Stop the madness! Write to your federal and state representatives and ask them to do away with so-called “Daylight Saving Time”. It costs money, it costs lives, and it accomplishes absolutely nothing.
I was having a problem with my home network. I have a static IP address from my ISP, and I have that IP address mapped to a domain name through DynDNS. Yet, periodically, I would discover that the network was no longer accessible.
Initially, I thought it was due to a recent server upgrade, and that I had my firewall settings or selinux settings wrong. But those were correct. I looked at the port forwarding settings in the router (Advanced Settings >> WAN >> Virtual Server / Port Forwarding), and those seemed correct, too. On a lark, I clicked the “Apply” button on the port forward settings page in the router’s administration screen, and suddenly the network was externally accessible again.
A few hours later, it happened again. This time, I logged into the router’s port forwarding screen and clicked “Apply”. It worked. Then again, this morning, it happened again.
A great deal of searching later, I have discovered that there is a bug in the Asus RT-AC87R router port forwarding — it simply stops working from time to time. Why, I do not know. I have the most recent firmware, so there is no fix to be found there. The only way to prevent this from happening appears to be by disabling the “NAT Acceleration” (which is called “Hardware Acceleration” in some routers): go to Advanced Settings >> LAN >> Switch Control >> NAT Acceleration, and set it to “Disable”.
This also applies to the Asus RT-AC87U router (which is the same router in slightly different packaging).
I think people who persist in clinging to theories that have been soundly refuted by facts should not be called “economists”: they should be called “philosophers”. The consensus among economists is that raising the minimum wage has little or no effect upon employment — because the evidence demonstrates that it does not. The reasons why that is the case are varied, but a major one is that at the lowest-paid end of the employment spectrum, the demand for labor is inelastic. If it takes three people to perform a task, paying them $10/hr won’t make the task require fewer people.
The chart above shows the results of more than 1,400 different studies. The x-axis shows the size of the employment effect, and the y-axis shows that statistical power of the analysis.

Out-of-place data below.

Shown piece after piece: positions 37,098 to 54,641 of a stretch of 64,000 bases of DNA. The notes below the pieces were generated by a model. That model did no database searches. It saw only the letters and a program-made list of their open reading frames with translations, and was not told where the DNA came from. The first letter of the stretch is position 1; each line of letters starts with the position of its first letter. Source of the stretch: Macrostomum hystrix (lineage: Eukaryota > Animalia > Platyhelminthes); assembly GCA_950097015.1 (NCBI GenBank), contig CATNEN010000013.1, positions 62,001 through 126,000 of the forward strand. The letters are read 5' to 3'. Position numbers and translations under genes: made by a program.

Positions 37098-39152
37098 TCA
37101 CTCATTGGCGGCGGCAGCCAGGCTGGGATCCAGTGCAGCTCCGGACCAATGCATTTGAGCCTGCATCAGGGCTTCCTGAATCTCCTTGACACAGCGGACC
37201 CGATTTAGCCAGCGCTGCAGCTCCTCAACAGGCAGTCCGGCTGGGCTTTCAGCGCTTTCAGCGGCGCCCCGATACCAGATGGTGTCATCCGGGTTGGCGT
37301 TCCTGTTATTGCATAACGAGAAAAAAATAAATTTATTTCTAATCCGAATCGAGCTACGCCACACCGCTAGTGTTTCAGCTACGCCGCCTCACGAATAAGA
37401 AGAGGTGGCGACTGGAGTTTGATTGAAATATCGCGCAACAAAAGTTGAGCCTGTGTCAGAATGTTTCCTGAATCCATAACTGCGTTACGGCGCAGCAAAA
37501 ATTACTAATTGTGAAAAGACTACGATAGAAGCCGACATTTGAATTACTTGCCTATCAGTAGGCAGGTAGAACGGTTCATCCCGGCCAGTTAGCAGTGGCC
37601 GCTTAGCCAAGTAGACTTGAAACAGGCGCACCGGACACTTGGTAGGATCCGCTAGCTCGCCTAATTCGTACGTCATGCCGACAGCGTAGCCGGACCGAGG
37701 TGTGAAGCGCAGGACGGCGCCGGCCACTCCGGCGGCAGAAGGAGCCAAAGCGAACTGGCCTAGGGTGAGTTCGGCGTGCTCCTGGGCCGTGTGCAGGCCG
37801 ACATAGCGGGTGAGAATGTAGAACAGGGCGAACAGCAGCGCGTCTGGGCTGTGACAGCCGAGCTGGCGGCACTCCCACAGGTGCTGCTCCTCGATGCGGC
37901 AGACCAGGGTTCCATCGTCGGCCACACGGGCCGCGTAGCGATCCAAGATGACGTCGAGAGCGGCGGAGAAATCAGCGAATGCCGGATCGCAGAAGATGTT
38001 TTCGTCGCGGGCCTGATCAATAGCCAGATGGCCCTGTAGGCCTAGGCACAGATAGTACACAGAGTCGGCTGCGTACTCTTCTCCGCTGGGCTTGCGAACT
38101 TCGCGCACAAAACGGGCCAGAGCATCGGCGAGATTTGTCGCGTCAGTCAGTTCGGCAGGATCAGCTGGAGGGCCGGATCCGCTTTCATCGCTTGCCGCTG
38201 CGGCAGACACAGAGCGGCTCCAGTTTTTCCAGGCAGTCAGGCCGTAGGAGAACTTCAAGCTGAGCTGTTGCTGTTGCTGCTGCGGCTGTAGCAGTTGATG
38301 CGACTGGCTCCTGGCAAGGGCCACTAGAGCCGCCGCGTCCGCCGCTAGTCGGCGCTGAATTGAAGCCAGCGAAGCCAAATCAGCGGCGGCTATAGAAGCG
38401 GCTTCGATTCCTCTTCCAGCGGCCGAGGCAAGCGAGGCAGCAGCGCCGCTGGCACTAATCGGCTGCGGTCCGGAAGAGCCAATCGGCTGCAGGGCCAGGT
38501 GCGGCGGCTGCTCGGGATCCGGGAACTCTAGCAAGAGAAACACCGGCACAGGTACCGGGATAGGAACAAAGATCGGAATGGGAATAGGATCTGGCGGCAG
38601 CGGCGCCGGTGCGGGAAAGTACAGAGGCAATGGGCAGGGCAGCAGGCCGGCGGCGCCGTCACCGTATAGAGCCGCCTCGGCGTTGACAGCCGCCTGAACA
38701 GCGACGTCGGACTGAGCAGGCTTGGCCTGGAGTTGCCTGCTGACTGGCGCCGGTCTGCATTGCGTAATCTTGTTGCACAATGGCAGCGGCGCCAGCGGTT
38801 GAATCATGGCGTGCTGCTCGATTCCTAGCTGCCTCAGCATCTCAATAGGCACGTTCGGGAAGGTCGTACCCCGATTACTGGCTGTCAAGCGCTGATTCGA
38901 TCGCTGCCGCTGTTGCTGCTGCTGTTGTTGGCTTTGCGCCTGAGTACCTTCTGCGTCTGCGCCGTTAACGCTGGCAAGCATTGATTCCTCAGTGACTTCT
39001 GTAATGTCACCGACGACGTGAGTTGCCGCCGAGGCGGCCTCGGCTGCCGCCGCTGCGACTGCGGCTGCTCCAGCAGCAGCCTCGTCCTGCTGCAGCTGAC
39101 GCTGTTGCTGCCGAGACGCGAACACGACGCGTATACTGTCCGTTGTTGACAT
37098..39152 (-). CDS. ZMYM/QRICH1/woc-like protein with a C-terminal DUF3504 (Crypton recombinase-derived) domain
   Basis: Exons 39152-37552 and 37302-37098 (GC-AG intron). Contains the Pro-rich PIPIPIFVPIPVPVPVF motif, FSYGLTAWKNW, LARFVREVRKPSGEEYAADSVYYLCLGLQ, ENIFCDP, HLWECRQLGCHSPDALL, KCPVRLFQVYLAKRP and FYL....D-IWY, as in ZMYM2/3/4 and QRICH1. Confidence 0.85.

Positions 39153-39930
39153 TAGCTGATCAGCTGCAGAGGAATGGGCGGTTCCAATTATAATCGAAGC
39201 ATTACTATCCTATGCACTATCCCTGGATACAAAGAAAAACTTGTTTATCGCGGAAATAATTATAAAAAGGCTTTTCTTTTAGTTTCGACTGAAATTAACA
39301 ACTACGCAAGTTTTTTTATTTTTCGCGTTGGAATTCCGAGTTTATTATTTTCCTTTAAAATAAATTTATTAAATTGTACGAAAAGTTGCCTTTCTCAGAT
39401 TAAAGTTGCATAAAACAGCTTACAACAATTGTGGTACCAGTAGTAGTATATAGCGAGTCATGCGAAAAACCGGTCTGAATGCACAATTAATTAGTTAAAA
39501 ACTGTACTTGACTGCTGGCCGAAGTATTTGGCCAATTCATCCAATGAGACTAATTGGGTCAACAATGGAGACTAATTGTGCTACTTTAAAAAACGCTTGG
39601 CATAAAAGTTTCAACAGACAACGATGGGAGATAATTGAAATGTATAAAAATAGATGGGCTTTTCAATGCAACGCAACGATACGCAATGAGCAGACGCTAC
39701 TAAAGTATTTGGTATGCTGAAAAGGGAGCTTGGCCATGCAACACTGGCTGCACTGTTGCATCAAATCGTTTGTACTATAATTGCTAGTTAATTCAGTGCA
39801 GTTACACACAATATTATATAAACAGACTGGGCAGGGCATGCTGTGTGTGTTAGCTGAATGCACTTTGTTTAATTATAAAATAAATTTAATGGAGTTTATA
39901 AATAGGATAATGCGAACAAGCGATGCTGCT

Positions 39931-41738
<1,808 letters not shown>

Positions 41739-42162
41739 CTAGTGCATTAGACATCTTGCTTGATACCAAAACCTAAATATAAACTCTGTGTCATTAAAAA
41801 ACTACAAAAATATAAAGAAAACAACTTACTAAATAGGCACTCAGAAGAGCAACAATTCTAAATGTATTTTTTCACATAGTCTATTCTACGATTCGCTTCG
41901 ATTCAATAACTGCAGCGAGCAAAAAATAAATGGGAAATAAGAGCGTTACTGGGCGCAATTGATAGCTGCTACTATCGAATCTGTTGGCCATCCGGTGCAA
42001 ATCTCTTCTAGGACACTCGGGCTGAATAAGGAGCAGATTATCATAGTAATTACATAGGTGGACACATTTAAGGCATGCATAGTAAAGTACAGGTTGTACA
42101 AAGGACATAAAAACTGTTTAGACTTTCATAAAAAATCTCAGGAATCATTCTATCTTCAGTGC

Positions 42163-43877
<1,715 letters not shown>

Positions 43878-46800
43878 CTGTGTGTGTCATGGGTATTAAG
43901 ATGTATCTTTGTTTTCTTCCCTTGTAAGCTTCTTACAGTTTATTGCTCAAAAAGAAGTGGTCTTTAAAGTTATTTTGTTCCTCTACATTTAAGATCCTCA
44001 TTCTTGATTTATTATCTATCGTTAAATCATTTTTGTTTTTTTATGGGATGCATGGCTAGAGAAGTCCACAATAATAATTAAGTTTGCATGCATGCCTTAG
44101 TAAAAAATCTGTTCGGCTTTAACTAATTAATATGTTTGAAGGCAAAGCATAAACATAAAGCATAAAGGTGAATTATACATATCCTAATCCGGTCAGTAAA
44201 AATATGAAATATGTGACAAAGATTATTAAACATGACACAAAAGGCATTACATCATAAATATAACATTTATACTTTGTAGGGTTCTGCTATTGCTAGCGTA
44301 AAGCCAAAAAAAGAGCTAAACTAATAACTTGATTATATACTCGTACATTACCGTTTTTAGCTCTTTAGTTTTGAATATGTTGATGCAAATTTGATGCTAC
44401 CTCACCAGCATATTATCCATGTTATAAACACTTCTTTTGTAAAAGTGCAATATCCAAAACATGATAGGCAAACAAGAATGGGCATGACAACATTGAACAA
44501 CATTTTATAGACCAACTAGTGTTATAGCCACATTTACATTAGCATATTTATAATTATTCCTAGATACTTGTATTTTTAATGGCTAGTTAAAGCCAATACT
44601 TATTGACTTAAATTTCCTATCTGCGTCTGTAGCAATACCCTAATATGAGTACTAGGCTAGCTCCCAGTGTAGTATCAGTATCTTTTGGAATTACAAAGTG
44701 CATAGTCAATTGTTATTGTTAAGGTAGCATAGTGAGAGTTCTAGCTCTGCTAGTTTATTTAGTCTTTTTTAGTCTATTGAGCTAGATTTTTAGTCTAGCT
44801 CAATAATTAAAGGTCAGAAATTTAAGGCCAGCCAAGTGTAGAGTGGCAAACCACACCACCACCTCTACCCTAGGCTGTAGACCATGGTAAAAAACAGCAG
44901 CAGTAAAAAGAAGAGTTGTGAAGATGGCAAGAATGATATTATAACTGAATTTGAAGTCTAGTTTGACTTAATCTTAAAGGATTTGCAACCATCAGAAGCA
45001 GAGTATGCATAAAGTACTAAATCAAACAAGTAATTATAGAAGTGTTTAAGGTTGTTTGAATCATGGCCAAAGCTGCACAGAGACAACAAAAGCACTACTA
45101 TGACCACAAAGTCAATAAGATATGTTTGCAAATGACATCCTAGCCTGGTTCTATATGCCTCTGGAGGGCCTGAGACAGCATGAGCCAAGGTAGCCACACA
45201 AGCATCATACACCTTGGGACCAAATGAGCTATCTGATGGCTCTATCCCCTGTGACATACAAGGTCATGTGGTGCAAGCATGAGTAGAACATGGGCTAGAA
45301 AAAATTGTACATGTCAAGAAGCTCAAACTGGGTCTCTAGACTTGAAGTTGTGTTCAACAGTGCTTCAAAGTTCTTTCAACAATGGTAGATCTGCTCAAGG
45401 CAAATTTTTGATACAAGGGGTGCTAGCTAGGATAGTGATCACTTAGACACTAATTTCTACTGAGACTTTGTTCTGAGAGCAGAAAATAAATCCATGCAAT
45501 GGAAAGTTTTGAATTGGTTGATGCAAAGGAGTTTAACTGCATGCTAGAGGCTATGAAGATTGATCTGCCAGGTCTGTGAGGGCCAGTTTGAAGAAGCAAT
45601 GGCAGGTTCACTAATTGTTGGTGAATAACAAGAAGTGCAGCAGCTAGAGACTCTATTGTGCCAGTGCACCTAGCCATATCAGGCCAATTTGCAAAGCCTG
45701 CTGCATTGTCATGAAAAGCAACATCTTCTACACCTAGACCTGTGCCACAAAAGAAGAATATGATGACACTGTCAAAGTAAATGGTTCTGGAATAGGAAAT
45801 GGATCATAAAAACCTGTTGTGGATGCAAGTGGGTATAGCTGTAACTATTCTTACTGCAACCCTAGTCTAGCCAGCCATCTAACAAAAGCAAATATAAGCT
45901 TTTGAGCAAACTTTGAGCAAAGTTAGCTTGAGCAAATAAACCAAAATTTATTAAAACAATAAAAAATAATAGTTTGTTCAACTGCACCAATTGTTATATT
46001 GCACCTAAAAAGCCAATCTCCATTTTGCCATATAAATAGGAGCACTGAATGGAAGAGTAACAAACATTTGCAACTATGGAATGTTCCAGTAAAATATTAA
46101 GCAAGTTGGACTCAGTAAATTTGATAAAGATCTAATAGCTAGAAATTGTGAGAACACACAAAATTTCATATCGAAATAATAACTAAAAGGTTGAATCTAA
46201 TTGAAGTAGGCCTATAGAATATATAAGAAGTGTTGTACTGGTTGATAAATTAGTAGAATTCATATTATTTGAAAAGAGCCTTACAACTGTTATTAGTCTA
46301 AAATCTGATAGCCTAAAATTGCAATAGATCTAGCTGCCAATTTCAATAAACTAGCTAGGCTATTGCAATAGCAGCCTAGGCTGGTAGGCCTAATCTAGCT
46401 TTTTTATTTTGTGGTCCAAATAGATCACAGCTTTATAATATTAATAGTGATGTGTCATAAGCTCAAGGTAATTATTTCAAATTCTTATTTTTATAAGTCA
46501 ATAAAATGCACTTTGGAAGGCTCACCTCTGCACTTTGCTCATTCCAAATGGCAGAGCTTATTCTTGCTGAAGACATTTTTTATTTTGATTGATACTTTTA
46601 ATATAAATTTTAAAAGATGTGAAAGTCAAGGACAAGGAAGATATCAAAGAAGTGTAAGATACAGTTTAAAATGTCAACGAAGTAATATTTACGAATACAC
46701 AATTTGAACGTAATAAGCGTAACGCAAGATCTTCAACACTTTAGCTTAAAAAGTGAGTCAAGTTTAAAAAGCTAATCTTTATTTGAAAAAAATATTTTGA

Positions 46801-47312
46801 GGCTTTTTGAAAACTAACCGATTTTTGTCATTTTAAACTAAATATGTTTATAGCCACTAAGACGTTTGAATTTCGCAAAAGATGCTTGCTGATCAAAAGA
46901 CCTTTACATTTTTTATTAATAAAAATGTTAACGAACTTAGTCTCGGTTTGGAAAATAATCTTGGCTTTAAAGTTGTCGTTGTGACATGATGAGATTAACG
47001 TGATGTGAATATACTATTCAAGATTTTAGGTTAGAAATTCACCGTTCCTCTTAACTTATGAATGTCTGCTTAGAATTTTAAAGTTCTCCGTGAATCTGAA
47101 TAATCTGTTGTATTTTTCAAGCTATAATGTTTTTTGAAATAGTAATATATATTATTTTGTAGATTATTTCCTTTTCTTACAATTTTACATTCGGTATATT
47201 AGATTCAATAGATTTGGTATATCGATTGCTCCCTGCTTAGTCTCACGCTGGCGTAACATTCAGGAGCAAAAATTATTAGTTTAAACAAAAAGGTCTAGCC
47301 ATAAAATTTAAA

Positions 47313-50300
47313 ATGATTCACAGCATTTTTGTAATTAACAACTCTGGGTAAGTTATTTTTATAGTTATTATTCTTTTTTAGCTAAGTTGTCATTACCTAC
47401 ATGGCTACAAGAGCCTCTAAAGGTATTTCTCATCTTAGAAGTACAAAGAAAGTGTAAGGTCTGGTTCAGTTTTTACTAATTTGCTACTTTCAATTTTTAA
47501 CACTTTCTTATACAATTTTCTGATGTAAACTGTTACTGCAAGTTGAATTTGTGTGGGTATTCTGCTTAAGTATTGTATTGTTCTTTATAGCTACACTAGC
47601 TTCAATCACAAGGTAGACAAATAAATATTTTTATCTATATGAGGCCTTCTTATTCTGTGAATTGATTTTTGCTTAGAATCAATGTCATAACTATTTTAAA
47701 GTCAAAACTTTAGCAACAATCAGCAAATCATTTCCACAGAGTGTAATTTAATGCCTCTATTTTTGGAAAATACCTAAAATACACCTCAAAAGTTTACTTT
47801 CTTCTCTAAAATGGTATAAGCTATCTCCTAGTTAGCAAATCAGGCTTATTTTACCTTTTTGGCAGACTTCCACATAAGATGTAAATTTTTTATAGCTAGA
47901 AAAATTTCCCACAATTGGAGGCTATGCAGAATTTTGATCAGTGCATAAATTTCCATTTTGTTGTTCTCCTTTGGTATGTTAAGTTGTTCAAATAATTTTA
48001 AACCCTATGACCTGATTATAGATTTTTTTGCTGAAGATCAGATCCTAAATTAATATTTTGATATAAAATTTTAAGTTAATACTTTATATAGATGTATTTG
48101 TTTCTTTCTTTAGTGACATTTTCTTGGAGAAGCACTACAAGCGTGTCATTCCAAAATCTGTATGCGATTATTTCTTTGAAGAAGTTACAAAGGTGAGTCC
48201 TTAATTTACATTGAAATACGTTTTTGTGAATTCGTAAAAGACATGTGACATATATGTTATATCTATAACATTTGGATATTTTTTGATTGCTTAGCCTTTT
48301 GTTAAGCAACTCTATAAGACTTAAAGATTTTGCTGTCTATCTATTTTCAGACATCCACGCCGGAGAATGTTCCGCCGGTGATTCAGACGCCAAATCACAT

The results have clustered around the finding that a moderate wage increase — in line with the administration’s proposal to increase the minimum rate in 95-cent increments — has zero effect on total employment. And the higher a study’s statistical power, the more likely it is to fall on the line showing zero effect.
“I really think that’s a very compelling takeaway,” said Hall, who has testified before multiple state legislatures on the issue. “It puts the lie to the notion that it’s going to be a tremendous job killer.”
Personally, I would go with $15/hr. There is no reason in the world that taxpayers should be footing the bill to make up for the below-subsistence wages paid by employers like Wal-Mart (Report: Walmart Workers Cost Taxpayers $6.2 Billion In Public Assistance). Increase the minimum wage to a responsible level and put the cost of doing business on the business, where it belongs.
Systematically oppressing the bulk of a population is not only morally indefensible, but terribly short-sighted. There are not enough firearms in this country to protect the rich (or just the reasonably comfortable) from the poor, if the poor decide they’ve had enough. Personally, I’d favor raising the minimum wage to $15/hr, eliminating loopholes that allow employers to pay even less than the minimum wage, and then pegging it to the Consumer Price Index (although someone should take a close look at how CPI is calculated to make sure that’s not being manipulated).
It has come to my attention that there are people who think what someone says actually matters. Allow me to educate you: what someone says does not matter. What they do matters. What someone says is only important if it has been shown to accurately reflect what they do. For example, PETA says they are advocates for animals’ rights, but what they do is kill every animal they can. For another example, the Republican party says it stands for smaller government, but what it does is expand the power and cost of government at every turn.